The objective of an analytical instrumentation (AI) system is to provide a timely analytical result that is representative of the fluid in the process line at the time the sample was taken. If the AI system alters the sample so the analytical result is changed from what it would have been, then the sample is no longer representative and the outcome is no longer meaningful or useful. Assuming the sample is properly taken at the tap, it may still become unrepresentative under any of the following conditions:
- If deadlegs or dead spaces are introduced at inappropriate locations in the AI system, resulting in a "static leak," a bleeding or leaking of the old sample into the new sample;If the sample is altered through contamination, permeation, or adsorption;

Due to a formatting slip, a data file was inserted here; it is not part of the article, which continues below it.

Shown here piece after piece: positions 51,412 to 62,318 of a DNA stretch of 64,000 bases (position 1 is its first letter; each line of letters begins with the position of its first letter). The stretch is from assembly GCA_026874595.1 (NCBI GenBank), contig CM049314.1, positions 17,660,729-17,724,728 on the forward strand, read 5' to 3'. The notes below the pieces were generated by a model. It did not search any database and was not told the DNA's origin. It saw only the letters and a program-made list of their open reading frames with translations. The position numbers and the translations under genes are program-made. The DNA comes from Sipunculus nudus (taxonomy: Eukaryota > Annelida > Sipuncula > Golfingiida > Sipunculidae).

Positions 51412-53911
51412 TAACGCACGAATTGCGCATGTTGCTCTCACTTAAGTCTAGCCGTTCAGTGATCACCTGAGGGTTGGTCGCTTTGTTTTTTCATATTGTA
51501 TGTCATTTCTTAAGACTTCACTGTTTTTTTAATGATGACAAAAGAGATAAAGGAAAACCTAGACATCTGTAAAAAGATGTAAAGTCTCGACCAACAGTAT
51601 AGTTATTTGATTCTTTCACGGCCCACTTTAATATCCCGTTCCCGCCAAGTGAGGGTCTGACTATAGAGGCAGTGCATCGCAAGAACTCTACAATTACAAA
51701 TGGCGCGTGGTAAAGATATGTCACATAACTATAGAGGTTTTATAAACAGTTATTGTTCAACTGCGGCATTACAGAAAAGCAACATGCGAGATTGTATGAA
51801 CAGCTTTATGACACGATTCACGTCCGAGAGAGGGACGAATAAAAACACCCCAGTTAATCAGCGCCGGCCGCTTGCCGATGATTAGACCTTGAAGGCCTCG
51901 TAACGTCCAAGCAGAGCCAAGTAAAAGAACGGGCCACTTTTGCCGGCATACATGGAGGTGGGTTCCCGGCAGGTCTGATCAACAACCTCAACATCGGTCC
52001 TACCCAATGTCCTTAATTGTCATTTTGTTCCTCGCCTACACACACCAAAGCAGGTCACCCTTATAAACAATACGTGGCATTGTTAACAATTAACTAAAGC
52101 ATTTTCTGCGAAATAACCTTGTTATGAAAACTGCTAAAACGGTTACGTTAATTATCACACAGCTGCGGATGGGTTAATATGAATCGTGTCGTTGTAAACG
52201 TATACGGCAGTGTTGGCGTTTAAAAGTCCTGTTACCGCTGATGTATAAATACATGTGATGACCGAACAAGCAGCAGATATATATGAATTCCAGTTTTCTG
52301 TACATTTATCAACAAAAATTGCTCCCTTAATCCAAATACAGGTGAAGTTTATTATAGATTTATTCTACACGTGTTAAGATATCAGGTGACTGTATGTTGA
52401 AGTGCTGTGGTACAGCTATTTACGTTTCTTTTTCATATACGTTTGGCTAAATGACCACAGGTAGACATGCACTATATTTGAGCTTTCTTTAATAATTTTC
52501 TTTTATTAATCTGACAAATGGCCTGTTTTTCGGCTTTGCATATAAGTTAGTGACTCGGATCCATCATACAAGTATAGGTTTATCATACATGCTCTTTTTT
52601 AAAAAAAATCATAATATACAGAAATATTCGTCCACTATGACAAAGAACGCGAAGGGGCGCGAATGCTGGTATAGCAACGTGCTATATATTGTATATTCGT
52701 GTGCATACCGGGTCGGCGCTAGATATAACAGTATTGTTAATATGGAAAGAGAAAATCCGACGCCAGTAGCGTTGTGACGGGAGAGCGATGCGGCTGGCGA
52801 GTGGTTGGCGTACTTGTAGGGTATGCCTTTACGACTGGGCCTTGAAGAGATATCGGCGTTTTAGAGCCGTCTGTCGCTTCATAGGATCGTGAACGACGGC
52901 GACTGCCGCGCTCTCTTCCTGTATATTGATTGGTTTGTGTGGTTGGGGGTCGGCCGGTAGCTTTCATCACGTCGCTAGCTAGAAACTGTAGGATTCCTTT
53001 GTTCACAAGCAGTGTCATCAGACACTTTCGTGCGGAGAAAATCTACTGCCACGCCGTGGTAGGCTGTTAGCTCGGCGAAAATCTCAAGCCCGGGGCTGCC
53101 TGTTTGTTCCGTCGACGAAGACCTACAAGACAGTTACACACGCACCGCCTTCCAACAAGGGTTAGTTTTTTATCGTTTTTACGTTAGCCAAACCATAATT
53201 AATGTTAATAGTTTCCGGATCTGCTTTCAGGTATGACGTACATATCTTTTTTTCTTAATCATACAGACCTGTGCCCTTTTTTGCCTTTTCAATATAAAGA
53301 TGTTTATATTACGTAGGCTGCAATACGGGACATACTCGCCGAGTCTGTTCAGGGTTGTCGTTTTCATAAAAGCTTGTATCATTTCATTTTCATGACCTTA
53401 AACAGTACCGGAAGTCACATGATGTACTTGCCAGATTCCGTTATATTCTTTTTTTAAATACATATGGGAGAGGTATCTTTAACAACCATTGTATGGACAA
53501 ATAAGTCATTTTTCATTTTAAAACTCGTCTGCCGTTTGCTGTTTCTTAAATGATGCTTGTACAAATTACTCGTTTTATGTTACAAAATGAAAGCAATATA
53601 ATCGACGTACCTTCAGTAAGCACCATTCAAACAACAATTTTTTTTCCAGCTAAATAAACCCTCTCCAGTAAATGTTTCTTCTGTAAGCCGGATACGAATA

- If the balance of chemicals is upset due to a partial change in phase; or
- If the sample undergoes a chemical reaction.
This article will review the major issues leading to an unrepresentative sample and provide recommendations on how to avoid a compromised sample. It will discuss deadlegs and dead spaces; component design and placement; adsorption and permeation; internal and external leaks; cross contamination in stream selection; and phase preservation.